eg: /home/yournick/myflashdrive/


if your typing the unmount command while your viewing your flashdrive contents.. it wont work

talkingwires 11-06-2004 10:46 PM

Heh. Whoops. I just tried mounting/unmounting it while in /home and it worked. Thanks! :)

I don't suppose you can help me with solving the automount/one-click-unmount problem, could you?

kurrupt 11-06-2004 10:49 PM

haha np man


ya i can help u..its really not that hard.. i dont have it on mine because i dont really use a gui interface

but first off what interface are u using.. kde or gnome?

talkingwires 11-06-2004 11:04 PM

I'm using Gnome 2.8.

I just installed sudo and whipped up two Nautilus scripts that looks like this:
Code:

#!/bin/bash

sudo modprobe usb-storage
sudo mount /media/usbdrive

and
Code:

#!/bin/bash

sudo umount /media/usbdrive

.
That works, but it's not automated and it's still locked to one entry in my /etc/fstab file.

kurrupt 11-06-2004 11:12 PM

ok hmm.. i havent done this in a while because i dont like things to auto mount and auto pop up :D lol i like to make decisions

but iam pretty sure this will make it do it

edit the line in your /etc/fstab to:

/dev/sda1 /usbstick auto user, auto 0 0 <--- this will automatically mount it upon startup

u had "noauto" which u had to mount manually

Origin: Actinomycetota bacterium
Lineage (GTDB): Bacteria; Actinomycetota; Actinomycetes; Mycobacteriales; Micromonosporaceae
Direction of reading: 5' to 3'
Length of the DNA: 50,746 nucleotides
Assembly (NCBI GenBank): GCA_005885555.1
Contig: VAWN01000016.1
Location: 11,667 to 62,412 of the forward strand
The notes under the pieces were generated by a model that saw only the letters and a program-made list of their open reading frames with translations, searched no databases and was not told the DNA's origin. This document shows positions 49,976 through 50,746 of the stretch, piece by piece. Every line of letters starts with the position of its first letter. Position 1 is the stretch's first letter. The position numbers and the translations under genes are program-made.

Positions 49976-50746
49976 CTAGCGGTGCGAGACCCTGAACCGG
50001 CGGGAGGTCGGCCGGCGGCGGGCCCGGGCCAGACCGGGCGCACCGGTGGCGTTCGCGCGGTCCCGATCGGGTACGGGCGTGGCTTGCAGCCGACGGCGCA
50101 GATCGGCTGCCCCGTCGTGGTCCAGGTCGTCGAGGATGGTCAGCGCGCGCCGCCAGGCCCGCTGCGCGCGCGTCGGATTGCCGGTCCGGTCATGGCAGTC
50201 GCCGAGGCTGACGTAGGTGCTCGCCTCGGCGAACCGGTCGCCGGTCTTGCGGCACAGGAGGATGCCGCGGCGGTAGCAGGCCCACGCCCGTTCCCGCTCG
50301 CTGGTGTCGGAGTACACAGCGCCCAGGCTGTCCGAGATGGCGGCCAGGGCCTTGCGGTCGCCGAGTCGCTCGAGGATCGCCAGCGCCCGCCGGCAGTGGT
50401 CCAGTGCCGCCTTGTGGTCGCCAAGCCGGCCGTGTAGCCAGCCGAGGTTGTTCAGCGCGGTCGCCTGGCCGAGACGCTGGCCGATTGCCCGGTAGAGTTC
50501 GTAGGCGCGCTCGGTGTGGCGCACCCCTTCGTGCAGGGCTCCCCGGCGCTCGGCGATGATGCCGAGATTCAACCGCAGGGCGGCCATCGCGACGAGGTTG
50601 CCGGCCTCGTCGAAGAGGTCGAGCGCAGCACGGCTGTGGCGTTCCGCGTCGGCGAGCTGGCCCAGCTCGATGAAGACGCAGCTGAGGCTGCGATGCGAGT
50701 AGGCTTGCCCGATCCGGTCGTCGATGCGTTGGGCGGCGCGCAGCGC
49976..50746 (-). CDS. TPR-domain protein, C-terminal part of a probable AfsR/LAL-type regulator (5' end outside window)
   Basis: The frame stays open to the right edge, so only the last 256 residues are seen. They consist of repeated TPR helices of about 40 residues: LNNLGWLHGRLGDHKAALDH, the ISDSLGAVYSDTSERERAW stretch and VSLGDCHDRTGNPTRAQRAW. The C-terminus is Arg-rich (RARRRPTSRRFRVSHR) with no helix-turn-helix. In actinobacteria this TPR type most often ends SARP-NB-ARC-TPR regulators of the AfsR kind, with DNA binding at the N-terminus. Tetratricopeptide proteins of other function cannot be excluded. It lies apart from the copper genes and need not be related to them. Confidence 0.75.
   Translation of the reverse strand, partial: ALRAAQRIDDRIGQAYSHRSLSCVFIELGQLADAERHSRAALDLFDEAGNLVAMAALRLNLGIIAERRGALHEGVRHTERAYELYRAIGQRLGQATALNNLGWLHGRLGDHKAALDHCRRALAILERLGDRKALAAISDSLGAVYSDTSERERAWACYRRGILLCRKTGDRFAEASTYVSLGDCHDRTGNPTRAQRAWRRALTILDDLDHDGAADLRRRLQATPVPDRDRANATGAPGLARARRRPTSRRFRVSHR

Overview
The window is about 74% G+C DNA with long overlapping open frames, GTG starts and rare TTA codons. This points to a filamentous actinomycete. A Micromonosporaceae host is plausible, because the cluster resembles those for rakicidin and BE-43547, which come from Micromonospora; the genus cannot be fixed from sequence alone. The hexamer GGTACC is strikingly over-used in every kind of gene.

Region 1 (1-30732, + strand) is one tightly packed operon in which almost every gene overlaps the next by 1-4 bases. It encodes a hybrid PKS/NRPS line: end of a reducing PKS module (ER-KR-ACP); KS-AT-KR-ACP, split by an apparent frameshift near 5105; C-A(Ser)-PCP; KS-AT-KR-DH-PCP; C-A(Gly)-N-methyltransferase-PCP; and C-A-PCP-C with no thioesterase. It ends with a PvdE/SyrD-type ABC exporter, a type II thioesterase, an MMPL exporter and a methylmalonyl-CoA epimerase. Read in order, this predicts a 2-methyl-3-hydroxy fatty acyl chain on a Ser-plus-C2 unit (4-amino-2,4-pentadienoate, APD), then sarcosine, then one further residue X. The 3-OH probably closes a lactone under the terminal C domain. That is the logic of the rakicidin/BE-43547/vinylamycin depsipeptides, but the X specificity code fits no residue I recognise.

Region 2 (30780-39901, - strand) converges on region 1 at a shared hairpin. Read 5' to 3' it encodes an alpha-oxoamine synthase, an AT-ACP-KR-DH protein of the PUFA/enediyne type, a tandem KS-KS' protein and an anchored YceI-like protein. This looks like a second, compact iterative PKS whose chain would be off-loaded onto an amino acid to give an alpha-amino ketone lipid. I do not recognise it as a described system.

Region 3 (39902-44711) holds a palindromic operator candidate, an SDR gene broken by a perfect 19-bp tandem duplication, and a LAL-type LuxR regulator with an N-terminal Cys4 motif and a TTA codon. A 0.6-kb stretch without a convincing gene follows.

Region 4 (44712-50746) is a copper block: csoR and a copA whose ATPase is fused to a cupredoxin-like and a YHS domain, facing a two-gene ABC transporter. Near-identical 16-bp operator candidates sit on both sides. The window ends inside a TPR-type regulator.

i hope this may help

talkingwires 11-07-2004 12:44 AM

Alrighty, that seems to work pretty well. The USB stick isn't mounted until I try to access it. But it automounts as soon as I do and an icon pops up on my desktop. But the permanent entry in my fstab file (and resulting listing under my available drives, even if it isn't plugged in) still kinda bugs me. I don't suppose you know a way get it to set all that up automatically when any USB device is plugged in, do you?

Dead Parrot 11-07-2004 12:15 PM

Using usb-stick via MToolsFM
 
I use both floppies and usb-stick to back up the data in my home directory but I have chosen a very different approach -- I prefer XFCE4, Window Maker, and IceWM to Gnome and I use MToolsFM to access my vfat formatted floppies & usb-stick. MToolsFM is a simple GUI filemanager that can deal with all vfat formatted media without mounting them, using the "mtools" utility. You'll probably want to continue accessing removable media the Gnome way, but here is how I prefer to do it:

1) First I installed MToolsFM (apt-get install mtoolsfm).
2) Next I added myself to the "disk" group (adduser my_username disk) so that I can access /dev/sda1 as normal user.
3) Then I launched MToolsFM as normal user and chose "Options -> Configure MToolsFM -> drives 'ac' -> OK", which wrote ~/.mtoolsfm file into my home directory. (I had checked before that there's a line in /etc/mtools.conf that assigns drive c: to /dev/sda1.)
4) OK, now I can access my vfat formatted floppies and usb-stick via MToolsFM without actually mounting them. I just stick a floppy to the floppy drive or a usb-stick to the usb port, and then I launch MToolsFM, which makes it very easy to copy files to and fro between removable media and my home directory.

If you've got a vfat formatted partition, it's probably also possible to access this partition via MToolsFM without mounting it. You just need to edit /etc/mtools.conf so that mtools can assign a drive letter for your vfat partition.